Refine. Hone. Distill. The self is a text, too.
I have never thought of myself as a writer.
By now, I imagine that it’s fairly clear that I see myself as a type of distillery, the filter through which the written word flows, and my job is to remove the volatile elements that obstruct a reader’s understanding. (Also, as an academic, a reader, a thinker, I wrestle frequently with repetition in the literary world…the same thing said about the same writer by different voices in different classes or articles or books–yet somehow everything I edit is new and dynamic and therefore interesting to me). I spend a lot of time immersed in other people’s thoughts: projects I’m working on; reading for all sorts of reasons, from the novel to the daily online article; and anything that relates to grammar or editing, from the evolution of acceptable parts of language to the most pertinent style updates. A reader, an editor, but almost never a writer.
And then I remember that I’ve actually been writing since I was six years old with my first diary entry in a kitten-covered vinyl volume with a useless lock and flimsy key. Recently, I went on an expedition through the attic at my mom’s house trying to find the typewriter on which I tapped out my first short, short story at age eight (which was about a mischievous kitten named Molly–I really liked cats.). I wrote bad poetry in spiral-bound notebooks all through junior high and high school, and journaled enough that I have meticulous chronicles of things I would have otherwise long forgotten.
By the time I got to college, MSWord and a private MySpace blog bore the brunt of what I had to say. Somewhere along the line, the habit of writing fell off, and I’ve forgotten to think of myself that way, even though I wrote prolifically through graduate school, both for personal and academic means. And then I graduated, with a passion for reworking and refining the words of others, and my own got lost somewhere along the way. Or rather, set aside and neglected as things often are when don’t have the security of family or school orchestrating the “minutiae” for us: food, shelter, health insurance.
Over the past year, I’ve found the impetus and the time to begin writing again. First, I revisited the analytics of academia, getting a few article ideas working and researched. Then I moved on to a creative idea of some length, and it’s proving to be the most difficult thing I’ve ever written, since generally I deal in literature- and grammar-based analysis or nonfiction musings [read: rants] about human relationships, communication, and interaction.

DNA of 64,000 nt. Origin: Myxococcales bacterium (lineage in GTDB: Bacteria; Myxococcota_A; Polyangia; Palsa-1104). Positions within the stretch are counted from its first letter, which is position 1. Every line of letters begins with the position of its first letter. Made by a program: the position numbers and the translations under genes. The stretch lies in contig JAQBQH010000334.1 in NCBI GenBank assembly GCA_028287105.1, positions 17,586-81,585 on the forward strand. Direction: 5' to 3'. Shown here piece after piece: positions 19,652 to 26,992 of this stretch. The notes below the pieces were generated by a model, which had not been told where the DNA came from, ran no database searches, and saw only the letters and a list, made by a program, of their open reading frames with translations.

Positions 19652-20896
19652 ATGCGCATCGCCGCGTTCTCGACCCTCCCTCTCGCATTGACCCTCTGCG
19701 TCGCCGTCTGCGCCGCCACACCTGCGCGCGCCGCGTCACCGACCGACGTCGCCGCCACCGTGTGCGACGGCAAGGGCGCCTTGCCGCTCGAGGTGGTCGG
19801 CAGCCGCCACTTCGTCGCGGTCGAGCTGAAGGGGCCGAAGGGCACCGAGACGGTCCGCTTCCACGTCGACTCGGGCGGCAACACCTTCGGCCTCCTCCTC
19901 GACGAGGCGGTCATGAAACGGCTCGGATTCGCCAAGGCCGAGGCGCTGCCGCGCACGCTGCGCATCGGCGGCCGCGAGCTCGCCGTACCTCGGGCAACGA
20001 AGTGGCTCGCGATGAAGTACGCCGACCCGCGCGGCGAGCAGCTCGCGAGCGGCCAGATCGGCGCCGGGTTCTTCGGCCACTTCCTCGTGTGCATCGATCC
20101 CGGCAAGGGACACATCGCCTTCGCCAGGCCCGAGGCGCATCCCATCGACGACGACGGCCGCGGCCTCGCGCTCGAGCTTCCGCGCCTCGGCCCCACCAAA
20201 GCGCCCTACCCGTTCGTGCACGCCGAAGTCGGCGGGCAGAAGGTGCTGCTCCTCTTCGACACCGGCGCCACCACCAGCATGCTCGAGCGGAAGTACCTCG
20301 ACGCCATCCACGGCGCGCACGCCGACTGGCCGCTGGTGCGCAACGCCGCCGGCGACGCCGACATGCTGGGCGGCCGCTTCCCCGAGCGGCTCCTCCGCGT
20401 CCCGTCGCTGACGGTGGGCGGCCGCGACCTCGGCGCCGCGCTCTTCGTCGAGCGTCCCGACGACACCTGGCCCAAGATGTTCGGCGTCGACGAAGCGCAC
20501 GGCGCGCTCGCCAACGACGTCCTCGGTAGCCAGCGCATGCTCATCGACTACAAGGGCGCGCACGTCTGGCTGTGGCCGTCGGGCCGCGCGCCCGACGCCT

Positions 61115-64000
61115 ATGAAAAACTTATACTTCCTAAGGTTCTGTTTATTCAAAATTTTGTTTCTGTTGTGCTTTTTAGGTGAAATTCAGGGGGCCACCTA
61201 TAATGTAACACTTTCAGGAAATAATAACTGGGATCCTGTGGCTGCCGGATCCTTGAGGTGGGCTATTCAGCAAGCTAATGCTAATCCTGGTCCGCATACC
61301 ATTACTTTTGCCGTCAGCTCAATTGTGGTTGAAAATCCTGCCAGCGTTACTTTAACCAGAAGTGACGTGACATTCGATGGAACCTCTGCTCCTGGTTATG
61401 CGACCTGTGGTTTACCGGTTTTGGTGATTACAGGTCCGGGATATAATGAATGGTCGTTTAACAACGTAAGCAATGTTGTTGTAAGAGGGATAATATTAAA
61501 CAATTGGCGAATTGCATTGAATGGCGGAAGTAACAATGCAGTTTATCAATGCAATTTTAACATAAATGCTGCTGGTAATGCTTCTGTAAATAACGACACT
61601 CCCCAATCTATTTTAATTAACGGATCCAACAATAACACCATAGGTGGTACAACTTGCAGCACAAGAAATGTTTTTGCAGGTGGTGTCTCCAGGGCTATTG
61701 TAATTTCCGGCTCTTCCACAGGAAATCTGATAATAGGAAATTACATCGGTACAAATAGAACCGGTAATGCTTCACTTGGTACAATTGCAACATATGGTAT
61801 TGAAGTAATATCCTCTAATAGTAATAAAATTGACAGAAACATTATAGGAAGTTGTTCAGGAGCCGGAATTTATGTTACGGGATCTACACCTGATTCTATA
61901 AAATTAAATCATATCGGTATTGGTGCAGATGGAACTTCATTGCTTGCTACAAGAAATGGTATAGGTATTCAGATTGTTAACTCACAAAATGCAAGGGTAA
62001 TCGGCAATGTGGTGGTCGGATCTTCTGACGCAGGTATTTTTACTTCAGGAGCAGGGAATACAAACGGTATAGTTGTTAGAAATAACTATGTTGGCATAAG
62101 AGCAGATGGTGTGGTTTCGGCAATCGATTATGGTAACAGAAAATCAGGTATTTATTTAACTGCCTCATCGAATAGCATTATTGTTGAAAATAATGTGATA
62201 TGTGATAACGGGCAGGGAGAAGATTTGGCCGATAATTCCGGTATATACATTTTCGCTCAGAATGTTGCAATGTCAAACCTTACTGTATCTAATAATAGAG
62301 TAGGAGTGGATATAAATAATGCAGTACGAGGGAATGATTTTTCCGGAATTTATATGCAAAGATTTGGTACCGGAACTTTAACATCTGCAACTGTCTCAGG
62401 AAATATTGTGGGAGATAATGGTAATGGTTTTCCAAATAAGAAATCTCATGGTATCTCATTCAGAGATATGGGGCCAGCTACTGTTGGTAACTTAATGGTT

And I find that it makes me a better editor. To be an author keeps me actively involved in the medium through which I practice; I see the English language, with its abundance of rulebreakers and irregularities and nuances, as a beautiful mass of intricacy which can be played, simultaneously like a game and piece of music that evokes a reaction even if you can’t name why. When I edit and do not write, even if I still read as voraciously as usual, I can get lost in the mechanics and the parameters that I’ve learned; I can forget the rush of joy of a thought that turns into a run-on sentence as it tumbles out over itself, or the trill of satisfaction at a well-played word. When I read and edit, but do not write, I can still hear the tone and feel the intention of author toward audience, and can still apply my understanding of grammar, et. al., with a utilitarian eye toward both writer and reader, but the personal knowledge of what it means to be an author fades a bit into the background. Because now I am Editor, and not Author; I’ve assigned myself to one perspective when I should have both, or rather all three, because I am Audience as well.
At any rate, this blog will integrate itself as well, hopefully, into my writing life. I have read in more than one place that Rainer Maria Rilke sat every day and wrote. With one pen and stack of paper for correspondence, and another set for verse, the poet (what a limited word!) practiced his craft every day and in various ways. Lately, I’ve been using that as a challenge for myself, that, regardless of what I work on or start from scratch, I’m writing something each day, making sure to keep myself seeing language from all perspectives.